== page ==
North Korea test-fires mid-range missiles
North Korea has test-fired two medium-range ballistic missiles, just hours after the US, South Korea and Japan met in the Netherlands for talks.
It is the first launch of a Nodong missile since 2009 and marks a step up from the short-range rockets Pyongyang has fired in recent weeks.
The launches also came on the fourth anniversary of the sinking of a South Korean warship.
Washington and Seoul have condemned the launch, which violates UN resolutions.
The US State Department described the launch as "a troubling and provocative escalation".
"We urge North Korea to exercise restraint and refrain from further threatening actions," deputy spokeswoman Marie Harf said in a statement.
The South Korean defence ministry said the missiles were fired from the Suckon region north of Pyongyang and flew for about 650km (400 miles) before falling into the sea off the east coast of the Korean Peninsula.
"This missile is capable of hitting not only most of Japan but also Russia and China," ministry spokesman Kim Min-seok said.
The ministry described it as a "grave provocation".
In recent weeks, North Korea has launched multiple short-range missiles - actions which have coincided with annual US-South Korea military exercises.
But this is the first launch of a Nodong missile - which has a range of about 1,000km - since 2009. A similar launch also took place in 2006.
Ballistic missile launches by Pyongyang are banned by the United Nations.
North Korea has conducted three nuclear tests, the most recent in February 2013. It is also developing a three-stage missile that experts believe could be capable of hitting parts of the US.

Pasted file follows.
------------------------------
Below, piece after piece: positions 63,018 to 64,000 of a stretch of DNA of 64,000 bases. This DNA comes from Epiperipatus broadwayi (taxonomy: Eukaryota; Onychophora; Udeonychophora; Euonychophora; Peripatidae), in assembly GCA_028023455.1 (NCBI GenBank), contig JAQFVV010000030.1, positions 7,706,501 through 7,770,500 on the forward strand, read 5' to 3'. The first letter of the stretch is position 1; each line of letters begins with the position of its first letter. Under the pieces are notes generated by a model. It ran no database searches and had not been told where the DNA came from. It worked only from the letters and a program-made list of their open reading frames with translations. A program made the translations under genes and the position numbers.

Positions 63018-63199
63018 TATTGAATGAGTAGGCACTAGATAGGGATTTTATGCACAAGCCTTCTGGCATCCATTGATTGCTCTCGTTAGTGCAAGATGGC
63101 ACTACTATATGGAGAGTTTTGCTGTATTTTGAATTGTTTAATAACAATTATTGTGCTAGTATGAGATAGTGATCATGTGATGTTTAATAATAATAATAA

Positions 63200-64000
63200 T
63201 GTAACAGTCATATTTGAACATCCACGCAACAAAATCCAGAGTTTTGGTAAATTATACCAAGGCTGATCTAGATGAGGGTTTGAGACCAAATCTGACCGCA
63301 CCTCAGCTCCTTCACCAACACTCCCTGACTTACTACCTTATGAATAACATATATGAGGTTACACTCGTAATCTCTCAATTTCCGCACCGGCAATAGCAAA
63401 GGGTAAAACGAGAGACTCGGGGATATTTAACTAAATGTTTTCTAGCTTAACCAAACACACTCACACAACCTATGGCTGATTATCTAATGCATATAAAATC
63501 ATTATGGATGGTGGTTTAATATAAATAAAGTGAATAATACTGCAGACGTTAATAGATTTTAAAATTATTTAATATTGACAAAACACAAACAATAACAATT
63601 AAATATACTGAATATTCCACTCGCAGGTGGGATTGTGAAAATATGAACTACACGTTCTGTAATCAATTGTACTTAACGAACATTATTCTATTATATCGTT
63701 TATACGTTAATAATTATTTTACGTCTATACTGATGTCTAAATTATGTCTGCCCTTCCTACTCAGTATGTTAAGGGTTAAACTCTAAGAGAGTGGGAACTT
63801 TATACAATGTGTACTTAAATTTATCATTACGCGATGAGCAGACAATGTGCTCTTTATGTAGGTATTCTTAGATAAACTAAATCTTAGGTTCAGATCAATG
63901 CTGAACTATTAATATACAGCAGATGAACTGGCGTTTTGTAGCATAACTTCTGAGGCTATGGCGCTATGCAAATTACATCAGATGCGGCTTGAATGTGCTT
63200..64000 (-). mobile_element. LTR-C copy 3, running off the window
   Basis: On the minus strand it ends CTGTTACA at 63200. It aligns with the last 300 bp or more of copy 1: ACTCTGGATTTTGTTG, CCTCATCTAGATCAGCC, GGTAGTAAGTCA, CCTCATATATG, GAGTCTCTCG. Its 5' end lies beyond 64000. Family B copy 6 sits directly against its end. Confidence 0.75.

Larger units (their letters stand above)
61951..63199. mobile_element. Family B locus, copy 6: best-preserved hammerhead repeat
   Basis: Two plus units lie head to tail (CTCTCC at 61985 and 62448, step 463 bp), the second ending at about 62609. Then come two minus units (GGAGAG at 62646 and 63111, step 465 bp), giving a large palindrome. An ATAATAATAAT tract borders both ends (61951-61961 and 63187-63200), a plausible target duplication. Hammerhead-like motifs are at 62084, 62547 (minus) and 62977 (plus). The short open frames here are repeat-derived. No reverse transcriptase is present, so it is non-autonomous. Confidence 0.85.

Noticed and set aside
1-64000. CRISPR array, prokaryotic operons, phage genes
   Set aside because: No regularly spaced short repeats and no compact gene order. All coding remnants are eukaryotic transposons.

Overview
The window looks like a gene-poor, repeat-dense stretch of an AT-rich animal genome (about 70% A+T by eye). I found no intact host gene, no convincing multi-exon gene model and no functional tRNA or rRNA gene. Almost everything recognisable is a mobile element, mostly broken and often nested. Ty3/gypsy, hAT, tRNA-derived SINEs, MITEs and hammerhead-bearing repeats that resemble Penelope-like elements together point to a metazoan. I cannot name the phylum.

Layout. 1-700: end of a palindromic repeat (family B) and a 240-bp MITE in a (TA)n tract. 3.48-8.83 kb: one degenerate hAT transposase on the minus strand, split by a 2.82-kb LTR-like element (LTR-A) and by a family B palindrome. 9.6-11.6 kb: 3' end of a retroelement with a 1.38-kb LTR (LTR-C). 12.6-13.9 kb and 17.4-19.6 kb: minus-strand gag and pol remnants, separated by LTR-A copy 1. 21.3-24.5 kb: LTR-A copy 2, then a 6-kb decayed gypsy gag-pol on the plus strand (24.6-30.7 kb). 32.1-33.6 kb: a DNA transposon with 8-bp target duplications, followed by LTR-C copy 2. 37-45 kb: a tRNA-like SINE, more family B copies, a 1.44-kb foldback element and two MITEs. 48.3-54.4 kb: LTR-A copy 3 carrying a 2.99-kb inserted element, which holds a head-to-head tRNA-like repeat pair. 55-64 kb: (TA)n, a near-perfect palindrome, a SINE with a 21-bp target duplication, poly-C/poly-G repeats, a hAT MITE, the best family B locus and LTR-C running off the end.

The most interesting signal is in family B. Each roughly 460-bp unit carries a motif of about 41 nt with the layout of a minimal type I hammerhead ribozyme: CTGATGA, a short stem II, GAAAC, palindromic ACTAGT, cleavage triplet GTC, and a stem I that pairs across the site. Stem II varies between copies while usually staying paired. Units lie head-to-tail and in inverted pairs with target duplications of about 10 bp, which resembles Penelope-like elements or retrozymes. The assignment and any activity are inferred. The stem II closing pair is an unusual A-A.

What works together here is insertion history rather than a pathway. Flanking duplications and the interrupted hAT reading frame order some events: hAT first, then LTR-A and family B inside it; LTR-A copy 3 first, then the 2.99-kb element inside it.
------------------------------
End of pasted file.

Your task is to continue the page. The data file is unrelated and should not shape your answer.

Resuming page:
But it is not yet believed to have the expertise to miniaturise a nuclear weapon so it could be delivered via a missile.
The US State Department said North Korea did not issue any maritime notification warning of its latest test.
"We are closely co-ordinating with our allies and partners, including in the UN Security Council, to take the appropriate measures in response to this latest provocation and to address the threat to global security posed by the DPRK's [North Korea's] nuclear and ballistic missile programmes," the statement said.
The launches took place in the early hours of Wednesday, which marks four years since South Korea's Cheonan warship sank with the loss of 46 lives near the disputed inter-Korean western maritime border.
South Korea says North Korea torpedoed the ship. North Korea denies any role in the incident.
They also came just hours after US President Barack Obama met his South Korean counterpart, Park Geun-hye, and Japanese Prime Minister Shinzo Abe at the nuclear summit in The Hague for talks that focused on North Korea's nuclear ambitions.
It was the first meeting between Ms Park and Mr Abe since both took office, amid strained ties over historical and territorial issues.
Mr Obama pledged his "unwavering commitment" to Tokyo and Seoul in the face of North Korea's nuclear programme.
Pyongyang says its rocket tests are self-defence exercises and says the military drills by Washington and Seoul are invasion preparations.